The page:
As a luxury of my day job, I spend a lot of my time driving in areas I probably wouldn't otherwise visit. This last week, I spent a lot of time in Kansas. Yes, you heard me, Kansas. And sometimes, while I'm driving, I'm afforded the luxury of day dreaming as I drive through fields of amber, passing beautiful horse stables and barns that would put Country Living magazine to shame.
Why am I rambling on about this? Because after I departed from Atchison, KS - which as an adorable downtown area that is a true throwback in time - I started seeing signs for Oskaloosa.
Oskaloosa? The name caught my attention. How did they decide on this as the town name? What was it? and...how country does that sound???
As I approached the northern Kansas town , I admired how the fields rolled and how that must make for a gorgeous sunset. I wondered if the amber color of the wheat glowed more marigold in the dark orange sunsets that must appear every evening.
I wondered what type of festivals the small town must have? What rich heritage did they celebrate annually on cool summer nights? How romantic would thunderstorms be and did the moon appear to be larger in that evening landscape?
Then an old quote ran through my mind from a timeless classic? "What is it you want, Mary? What do you want? You want the moon? Just say the word and I'll throw a lasso around it and pull it down. Hey. That's a pretty good idea. I'll give you the moon, Mary."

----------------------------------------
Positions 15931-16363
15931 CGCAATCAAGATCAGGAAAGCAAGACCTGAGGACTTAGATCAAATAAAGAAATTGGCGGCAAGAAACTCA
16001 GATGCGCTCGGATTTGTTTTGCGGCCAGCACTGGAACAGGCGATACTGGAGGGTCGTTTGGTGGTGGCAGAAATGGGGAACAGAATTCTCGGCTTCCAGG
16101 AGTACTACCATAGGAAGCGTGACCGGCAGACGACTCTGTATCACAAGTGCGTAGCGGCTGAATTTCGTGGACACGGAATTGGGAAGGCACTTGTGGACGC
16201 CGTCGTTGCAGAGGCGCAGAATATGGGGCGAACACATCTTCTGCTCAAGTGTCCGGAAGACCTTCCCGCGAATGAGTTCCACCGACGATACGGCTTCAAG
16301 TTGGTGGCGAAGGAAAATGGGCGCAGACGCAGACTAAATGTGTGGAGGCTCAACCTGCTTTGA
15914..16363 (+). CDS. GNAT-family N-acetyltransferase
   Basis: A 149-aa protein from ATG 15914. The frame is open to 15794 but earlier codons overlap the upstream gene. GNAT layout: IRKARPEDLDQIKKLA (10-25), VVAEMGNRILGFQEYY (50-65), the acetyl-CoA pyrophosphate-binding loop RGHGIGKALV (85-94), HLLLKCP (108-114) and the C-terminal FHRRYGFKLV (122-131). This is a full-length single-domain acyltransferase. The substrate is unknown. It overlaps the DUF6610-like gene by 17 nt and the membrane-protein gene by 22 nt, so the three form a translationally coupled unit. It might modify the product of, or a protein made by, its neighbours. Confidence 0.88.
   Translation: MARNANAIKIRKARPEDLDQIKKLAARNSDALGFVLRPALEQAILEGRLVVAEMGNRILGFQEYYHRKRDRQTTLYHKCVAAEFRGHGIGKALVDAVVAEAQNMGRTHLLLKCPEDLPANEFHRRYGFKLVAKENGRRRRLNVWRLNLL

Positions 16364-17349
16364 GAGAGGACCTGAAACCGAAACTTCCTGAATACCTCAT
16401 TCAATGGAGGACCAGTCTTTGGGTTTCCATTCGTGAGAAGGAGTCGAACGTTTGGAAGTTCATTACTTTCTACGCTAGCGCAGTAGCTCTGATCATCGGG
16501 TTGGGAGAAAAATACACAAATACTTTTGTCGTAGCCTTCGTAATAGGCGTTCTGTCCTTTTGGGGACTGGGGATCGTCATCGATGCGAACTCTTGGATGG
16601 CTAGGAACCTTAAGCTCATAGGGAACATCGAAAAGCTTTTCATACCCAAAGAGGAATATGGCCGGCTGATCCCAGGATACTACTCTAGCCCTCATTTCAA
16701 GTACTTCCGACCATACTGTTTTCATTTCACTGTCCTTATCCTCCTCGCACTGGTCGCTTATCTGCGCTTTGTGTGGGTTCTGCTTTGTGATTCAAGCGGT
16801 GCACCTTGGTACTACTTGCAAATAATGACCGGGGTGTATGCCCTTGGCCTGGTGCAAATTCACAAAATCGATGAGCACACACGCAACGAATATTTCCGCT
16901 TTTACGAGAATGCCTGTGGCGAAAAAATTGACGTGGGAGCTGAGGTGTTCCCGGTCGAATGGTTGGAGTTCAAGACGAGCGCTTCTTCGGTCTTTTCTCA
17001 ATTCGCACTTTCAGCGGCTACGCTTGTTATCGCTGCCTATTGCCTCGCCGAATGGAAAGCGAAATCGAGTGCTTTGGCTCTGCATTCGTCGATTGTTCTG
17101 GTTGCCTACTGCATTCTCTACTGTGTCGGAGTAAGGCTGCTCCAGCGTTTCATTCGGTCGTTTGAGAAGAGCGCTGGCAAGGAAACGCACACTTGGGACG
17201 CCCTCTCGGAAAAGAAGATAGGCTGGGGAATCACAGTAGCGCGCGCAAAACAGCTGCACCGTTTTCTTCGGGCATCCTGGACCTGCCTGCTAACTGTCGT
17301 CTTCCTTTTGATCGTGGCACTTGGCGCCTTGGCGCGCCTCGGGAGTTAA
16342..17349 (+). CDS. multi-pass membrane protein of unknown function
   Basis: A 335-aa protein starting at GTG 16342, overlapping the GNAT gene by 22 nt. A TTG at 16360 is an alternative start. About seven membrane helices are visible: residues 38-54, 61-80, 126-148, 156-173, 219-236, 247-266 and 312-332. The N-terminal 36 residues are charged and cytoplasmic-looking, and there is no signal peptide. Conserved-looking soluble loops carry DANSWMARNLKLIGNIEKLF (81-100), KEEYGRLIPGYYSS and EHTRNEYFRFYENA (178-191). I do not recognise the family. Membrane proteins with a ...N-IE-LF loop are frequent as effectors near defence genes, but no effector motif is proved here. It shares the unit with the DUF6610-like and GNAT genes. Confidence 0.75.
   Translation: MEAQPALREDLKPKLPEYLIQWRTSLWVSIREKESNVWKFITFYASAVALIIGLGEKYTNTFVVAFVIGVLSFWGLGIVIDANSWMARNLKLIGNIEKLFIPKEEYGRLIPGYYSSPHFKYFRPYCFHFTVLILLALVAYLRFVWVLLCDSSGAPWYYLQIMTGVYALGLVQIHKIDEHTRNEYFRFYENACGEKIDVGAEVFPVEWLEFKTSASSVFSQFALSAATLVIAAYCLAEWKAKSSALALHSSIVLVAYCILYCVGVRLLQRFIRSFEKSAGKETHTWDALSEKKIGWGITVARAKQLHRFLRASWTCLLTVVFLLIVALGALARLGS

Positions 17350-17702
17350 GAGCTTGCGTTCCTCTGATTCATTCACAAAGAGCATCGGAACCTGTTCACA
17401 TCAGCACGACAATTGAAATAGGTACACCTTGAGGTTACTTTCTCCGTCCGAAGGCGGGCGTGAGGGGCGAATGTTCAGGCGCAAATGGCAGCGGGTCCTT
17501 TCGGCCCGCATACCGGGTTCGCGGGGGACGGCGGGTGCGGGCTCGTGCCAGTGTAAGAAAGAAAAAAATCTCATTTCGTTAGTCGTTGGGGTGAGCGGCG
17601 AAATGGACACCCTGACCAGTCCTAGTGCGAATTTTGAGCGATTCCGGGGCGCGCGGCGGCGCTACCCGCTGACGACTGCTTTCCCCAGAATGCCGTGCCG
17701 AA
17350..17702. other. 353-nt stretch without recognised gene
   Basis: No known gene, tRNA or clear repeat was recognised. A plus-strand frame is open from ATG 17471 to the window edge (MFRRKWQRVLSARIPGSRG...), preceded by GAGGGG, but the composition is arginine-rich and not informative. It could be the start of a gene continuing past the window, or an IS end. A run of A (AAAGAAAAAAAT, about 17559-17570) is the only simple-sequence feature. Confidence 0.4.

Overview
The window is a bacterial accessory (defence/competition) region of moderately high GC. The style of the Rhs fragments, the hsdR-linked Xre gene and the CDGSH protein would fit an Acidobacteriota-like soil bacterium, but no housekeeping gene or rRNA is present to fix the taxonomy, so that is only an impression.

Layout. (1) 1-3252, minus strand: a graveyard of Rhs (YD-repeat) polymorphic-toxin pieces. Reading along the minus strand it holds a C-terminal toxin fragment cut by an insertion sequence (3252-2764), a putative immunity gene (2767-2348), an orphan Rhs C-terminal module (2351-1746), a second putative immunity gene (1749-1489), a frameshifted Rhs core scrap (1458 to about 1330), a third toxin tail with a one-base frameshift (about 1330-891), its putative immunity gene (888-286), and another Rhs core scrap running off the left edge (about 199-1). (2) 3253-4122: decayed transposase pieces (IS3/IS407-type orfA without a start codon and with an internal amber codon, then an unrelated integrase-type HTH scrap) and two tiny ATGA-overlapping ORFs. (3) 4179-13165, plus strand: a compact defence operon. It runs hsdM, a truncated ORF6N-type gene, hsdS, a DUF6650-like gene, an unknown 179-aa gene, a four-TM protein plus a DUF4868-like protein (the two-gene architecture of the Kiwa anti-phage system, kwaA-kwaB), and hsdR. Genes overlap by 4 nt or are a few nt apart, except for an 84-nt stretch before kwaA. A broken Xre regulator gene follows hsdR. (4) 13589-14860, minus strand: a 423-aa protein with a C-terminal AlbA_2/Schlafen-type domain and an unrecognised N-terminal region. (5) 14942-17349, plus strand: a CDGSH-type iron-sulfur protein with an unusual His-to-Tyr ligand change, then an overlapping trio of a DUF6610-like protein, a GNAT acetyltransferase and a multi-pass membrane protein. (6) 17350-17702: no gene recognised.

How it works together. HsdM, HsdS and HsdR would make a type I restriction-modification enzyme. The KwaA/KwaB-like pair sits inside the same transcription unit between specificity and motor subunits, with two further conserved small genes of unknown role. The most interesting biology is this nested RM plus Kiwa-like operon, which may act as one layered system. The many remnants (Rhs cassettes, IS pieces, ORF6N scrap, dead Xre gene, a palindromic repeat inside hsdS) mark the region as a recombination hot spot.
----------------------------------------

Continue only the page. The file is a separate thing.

George Bailey says it in "It's a Wonderful Life".
As all these things coursed through my mind, a story developed. The title first: "The Oskaloosa Girl". I envisioned picture perfect festivals, a Gilmore Girl atmosphere of local color, soldiers returning from war, and that one girl that dreamed big - and for that reason was also a bit of a black sheep. Sure, she was beloved by the town, but she was also something... a bit more.
What do you think? Would you read this story? Could you envision it in your head? With a Hallmark-worthy feeling of warmth wrapping you in a blanket of hugs?
Should it be written?
Let me know, Liz.
PS: I may have written more but my Russian just made me brunch - complete with a mee-mosea (that's how he pronounces it) - so signing off now :)
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